How to Create an Editorial Calendar for Your Blog
Hello! I'm Charlotte, and I'm the founder of Blog and Beyond. I'm a slightly sarcastic 22-year-old grandma from Glasgow who loves The Sims, Hugh Laurie and programmes about airports. I've been blogging at Colours and Carousels for nearly eight years and work freelance in digital marketing.
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My calendar has taken numerous forms over the years, starting as a simple list in an old notebook before eventually moving on to become a spreadsheet and Google Calendar combination. I've figured out what system works best for me, and there's definitely not a one size fits all solution, but my editorial calendar works wonders when it comes to planning and producing posts for my blog and my social channels too.
Figure out what works for you
The first step in creating an efficient editorial calendar is sitting down and figuring out how you work best. Do you prefer handwritten lists over a digital calendar? Would a bullet journal style system be more beneficial than a spreadsheet? Don't be afraid to mix and match, I certainly do, but there's no point in trying to work in a way that is detrimental to your productivity. At the moment I have a bit of a hybrid system, in which I use my Google Calendar to roughly schedule the days I want to post and what I want to post about, alongside my YouTube videos, college commitments, appointments and events, then I have a spreadsheet which contains a rundown of my posts, the categories and what needs to be done for each piece of content. I also keep daily to-do lists in my diary which I update every evening to figure out the best way to allocate my time. I have been considering a bullet journal type spread, but I find that having a calendar that I can sync across all my devices for easy access fits in with my lifestyle and typical routines a bit better.
Consider your commitment
It can be tempting to spend hours creating a fancy spreadsheet with all the bells and whistles, but can you really commit to investing these hours on a regular basis? The system you choose needs to suit the time you have available to spend on your content planning, so I'd carefully consider this when you start working on your calendar. In another respect, you have to think about your blogging schedule. There's no point in creating a calendar of daily content for your blog when in reality you only post once or twice a week! I used to try and force myself to post every single day without fail, but it just doesn't work for me. Instead, I use my Google calendar as a tool to figure out what I can post and when. This is particularly handy when I have to balance my course commitments and social life too, as I can easily see what else is happening in my life at a glance. If I have a lot of deadlines in one week, I'll post less, but if I have a relatively empty schedule I'll maybe try to squeeze a couple more posts in to make the most of it.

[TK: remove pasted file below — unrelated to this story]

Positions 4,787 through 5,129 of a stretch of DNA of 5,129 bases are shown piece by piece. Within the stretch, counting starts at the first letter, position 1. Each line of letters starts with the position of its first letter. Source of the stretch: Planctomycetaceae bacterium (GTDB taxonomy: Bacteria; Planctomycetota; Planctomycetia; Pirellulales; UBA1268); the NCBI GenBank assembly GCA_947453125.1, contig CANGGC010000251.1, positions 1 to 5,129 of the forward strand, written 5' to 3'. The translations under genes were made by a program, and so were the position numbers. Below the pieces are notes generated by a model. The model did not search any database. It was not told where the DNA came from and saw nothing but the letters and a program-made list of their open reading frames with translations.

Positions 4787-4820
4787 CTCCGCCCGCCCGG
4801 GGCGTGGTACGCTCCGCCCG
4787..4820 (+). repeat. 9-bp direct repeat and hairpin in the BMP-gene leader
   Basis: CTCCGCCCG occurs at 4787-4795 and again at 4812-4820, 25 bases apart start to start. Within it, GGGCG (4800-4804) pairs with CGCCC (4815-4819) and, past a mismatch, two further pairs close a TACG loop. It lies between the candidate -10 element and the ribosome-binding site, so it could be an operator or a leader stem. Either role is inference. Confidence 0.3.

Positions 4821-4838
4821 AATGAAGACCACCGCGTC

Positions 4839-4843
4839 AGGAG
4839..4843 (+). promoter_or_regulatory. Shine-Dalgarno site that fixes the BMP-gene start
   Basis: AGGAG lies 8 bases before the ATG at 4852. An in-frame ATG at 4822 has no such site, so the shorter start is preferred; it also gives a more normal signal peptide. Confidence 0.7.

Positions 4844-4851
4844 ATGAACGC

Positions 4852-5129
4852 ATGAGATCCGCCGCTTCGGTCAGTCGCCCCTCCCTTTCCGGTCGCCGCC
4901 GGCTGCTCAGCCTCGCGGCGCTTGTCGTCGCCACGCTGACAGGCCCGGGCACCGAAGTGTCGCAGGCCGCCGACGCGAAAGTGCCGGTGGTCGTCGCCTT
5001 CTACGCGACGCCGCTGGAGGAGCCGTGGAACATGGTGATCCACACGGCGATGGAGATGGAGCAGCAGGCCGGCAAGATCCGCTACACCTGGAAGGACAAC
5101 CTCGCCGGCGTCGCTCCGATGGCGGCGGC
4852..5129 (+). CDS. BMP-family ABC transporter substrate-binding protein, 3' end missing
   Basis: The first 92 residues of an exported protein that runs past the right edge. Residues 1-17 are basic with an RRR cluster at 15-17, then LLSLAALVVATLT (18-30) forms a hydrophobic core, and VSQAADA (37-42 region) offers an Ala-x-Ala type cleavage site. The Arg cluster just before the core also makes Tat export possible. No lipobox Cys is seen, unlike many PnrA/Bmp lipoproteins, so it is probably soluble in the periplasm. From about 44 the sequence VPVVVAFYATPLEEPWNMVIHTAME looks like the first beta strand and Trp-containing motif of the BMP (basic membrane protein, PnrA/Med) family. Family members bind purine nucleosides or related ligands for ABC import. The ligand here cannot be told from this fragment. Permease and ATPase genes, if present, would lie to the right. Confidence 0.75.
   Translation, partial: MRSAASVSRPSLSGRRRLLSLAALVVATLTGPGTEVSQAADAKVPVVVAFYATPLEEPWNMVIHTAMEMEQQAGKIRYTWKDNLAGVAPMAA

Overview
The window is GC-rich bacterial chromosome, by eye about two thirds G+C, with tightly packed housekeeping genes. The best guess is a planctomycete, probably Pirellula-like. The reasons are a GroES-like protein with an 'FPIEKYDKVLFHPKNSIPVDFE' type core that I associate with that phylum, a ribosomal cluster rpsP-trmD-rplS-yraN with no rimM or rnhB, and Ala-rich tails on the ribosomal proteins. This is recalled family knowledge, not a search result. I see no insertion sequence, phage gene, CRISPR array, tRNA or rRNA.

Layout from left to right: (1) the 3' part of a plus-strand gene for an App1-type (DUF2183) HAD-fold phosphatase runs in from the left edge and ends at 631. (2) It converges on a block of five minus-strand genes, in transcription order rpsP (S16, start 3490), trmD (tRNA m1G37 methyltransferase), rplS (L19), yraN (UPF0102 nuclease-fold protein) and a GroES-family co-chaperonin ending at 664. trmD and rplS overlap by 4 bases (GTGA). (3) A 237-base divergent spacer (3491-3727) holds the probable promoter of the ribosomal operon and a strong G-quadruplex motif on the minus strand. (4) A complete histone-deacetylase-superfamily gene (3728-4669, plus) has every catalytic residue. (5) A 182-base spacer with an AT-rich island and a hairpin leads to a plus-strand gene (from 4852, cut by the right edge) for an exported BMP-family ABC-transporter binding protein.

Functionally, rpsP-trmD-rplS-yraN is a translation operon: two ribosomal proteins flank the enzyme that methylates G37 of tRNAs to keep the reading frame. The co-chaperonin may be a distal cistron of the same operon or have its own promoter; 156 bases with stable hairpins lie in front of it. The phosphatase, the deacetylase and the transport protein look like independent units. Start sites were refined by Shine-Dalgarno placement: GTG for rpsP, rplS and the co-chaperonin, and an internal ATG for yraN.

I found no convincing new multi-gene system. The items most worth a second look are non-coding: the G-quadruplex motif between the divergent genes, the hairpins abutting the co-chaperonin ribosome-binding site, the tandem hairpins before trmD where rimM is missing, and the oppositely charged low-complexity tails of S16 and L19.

Think about categories
Colour coding is life. I'm all about assigning pretty shades to different schedules and categories, so it's something I incorporate into my editorial calendar in a big way. My Google calendar hosts 7 different mini calendars, each with its own dedicated hue, and my spreadsheet is colour coded based on the post category too. I find this really helps in keeping my content fresh, as I can quickly see what topics I've been talking about more often, and can substitute something a bit different to mix things up a bit.
Leave space to brainstorm
The main thing my editorial calendar helps me with is planning new posts. Obviously, it's primary purpose is to plan when they are published, but it also helps me to come up with the ideas in the first place! By having a clear overview of what I'm writing about, and when I'm writing about it, I can spot gaps to fill and figure out what would work there. This is where my Google calendar comes in particularly useful, as I can see what occasions and seasons are coming up that may influence my content. I try to be as flexible as possible with my content and often have a bank of post ideas ready to slot into empty spaces as and when they're needed.
Be ready to adapt
Once you've settled into a routine, it's important to remember that it doesn't have to be set in stone. Change can be good, and it might help you look at your organisation with a fresh set of eyes! If something isn't working for me, I'll take a look at how I can alter it to work better, or just remove it from my calendar altogether. Even simple things like shifting a couple of posts around or publishing on new days can help everything fall into place, or sometimes I might need to scrap my system altogether and go for something more complex. For example, at Christmas time I tend to add a new page to my spreadsheet to help me deal with gift guides or social media content, as I try to increase the rate at which I share new posts in the run-up to the big day, so having a more in-depth organisational system helps me keep up with the added pressure.
Overall, though, it's just about what works for you. Some people are born organisational-geniuses, whereas some, like me, have to work hard to stay on top of things
This post originally appeared on Colours and Carousels